The Holy Month Of Ramadan

Ramadan is a holy month of fasting, self reflection and prayer for Muslims. During Ramadan, Muslims must refrain from consuming any food or liquids, smoking, and or engaging in any sexual activity, these rules apply in-between the hours of dawn to sunset. The purpose of Ramadan is to teach those taking part to practice self-discipline, self-control, sacrifice, and empathy for those that are not as fortunate. Fasting allows Muslims to devote themselves to their faith. Children, pregnant women, elderly people and those who are ill or travelling are exempt from fasting. During Ramadan, just before dawn, those taking part usually have a meal known as Suhoor which is to prepare them for fasting over the course of the next day. After a long day of fasting, one can break their fast just at Sunset, this is known as Iftar or Futoor.

This routine continues for a whole month. Ramadan takes place annually, since Muslims follow a lunar calendar, the date of Ramadan is determined by the position of the moon. Therefore, it differs every year. Many Muslims would attempt to read the whole Qura’an (The Holy Book Of Islam) at least once over the course of the month.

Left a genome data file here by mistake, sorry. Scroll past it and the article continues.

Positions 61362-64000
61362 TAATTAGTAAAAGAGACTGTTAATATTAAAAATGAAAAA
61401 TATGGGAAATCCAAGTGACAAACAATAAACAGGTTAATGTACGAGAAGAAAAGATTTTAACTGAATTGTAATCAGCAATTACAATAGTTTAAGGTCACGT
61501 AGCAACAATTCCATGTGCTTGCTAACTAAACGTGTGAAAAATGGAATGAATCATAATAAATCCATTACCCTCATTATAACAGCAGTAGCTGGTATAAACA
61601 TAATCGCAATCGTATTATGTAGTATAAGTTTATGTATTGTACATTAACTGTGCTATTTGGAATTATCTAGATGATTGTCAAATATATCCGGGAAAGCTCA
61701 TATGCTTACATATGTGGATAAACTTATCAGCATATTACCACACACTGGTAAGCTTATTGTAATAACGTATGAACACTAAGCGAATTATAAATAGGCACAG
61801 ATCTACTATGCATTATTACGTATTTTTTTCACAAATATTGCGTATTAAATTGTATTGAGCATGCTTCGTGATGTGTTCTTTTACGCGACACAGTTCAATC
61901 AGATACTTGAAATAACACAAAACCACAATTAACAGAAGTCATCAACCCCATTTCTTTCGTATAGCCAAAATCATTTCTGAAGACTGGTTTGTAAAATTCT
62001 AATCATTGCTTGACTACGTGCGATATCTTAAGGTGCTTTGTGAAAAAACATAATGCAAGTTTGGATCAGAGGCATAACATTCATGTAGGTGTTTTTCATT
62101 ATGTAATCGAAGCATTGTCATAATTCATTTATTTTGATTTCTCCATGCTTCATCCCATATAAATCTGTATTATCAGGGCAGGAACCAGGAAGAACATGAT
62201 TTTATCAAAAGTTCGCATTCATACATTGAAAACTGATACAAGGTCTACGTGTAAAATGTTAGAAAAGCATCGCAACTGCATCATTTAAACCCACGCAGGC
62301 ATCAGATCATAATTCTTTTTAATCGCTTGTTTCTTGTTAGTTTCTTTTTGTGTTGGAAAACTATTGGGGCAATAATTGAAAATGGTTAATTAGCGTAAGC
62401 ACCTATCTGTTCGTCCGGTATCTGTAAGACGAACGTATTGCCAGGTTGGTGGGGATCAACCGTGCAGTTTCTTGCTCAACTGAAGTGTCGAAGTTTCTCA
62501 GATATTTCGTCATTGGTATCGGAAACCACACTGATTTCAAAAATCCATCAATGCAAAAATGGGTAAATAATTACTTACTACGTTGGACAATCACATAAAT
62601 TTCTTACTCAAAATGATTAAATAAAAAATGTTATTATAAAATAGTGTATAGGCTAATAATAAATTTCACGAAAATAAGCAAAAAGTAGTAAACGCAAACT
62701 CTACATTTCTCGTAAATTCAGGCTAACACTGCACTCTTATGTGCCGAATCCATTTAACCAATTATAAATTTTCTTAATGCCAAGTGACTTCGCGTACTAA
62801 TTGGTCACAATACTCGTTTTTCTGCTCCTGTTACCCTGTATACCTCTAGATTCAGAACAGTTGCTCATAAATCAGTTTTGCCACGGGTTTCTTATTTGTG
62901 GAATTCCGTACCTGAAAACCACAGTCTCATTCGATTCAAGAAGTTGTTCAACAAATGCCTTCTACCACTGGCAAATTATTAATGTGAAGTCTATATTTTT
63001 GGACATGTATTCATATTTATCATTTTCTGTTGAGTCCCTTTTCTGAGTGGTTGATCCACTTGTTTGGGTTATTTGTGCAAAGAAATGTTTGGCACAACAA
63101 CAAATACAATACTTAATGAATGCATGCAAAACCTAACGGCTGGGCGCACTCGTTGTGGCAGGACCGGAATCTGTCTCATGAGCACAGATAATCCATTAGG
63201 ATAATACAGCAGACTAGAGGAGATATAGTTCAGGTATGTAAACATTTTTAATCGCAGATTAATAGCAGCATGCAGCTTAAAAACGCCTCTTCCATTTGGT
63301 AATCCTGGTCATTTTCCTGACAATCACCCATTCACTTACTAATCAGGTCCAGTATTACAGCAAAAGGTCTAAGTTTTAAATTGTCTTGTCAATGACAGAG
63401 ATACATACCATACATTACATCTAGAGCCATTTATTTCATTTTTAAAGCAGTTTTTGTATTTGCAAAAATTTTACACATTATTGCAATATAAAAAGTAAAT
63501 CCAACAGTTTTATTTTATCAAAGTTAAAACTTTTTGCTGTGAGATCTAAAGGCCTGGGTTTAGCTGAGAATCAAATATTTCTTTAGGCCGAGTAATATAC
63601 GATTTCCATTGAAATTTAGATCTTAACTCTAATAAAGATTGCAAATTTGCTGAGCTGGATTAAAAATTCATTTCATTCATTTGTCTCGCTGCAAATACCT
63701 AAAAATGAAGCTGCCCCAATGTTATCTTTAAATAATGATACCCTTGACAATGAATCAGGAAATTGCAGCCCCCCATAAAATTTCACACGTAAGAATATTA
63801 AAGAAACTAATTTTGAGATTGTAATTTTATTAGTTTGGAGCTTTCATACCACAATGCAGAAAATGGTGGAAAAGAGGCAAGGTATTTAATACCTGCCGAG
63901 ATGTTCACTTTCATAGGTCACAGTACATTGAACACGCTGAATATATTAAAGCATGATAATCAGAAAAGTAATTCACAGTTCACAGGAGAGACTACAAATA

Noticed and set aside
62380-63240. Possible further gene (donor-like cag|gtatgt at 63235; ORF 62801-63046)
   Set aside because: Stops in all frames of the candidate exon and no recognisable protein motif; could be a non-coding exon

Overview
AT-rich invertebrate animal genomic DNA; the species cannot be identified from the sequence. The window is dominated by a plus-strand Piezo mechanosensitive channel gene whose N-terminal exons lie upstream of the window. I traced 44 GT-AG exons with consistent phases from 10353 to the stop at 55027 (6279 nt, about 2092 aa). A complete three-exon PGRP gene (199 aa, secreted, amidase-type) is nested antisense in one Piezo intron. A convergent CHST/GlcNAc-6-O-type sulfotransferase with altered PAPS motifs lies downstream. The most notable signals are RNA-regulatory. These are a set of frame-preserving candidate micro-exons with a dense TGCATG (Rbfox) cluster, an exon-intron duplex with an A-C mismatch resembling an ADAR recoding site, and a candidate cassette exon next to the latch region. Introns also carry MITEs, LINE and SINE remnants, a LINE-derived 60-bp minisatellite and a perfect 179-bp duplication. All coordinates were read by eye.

There is also special Mosque services that take place post Iftar which Muslims attend to listen to the Imam preach, recite verses from the Holy Qura’an as well as pray together as a group. This service is known as Taraweeh. Taraweeh means rest or relaxation. Taraweeh is optional, and it is believed that those who attend Taraweeh throughout Ramadan out of sincerity and faith will have their past sins revoked. Soum (fasting during Ramadan) is one of the 5 pillars of Islam. According to studies, 93% of Muslims practice Ramadan. Ramadan fasting hours differ in every country according to the time zones, meaning that in some countries, because the sun is out for longer, the fasting hours are longer. This year in Dublin (according to the lunar calendar) Ramadan commences on Saturday the 2nd of April. If you practice Ramadan and are reading this, Ramadan Mubarak!

written by volunteer, Abdulrahman Alsafi (Andy).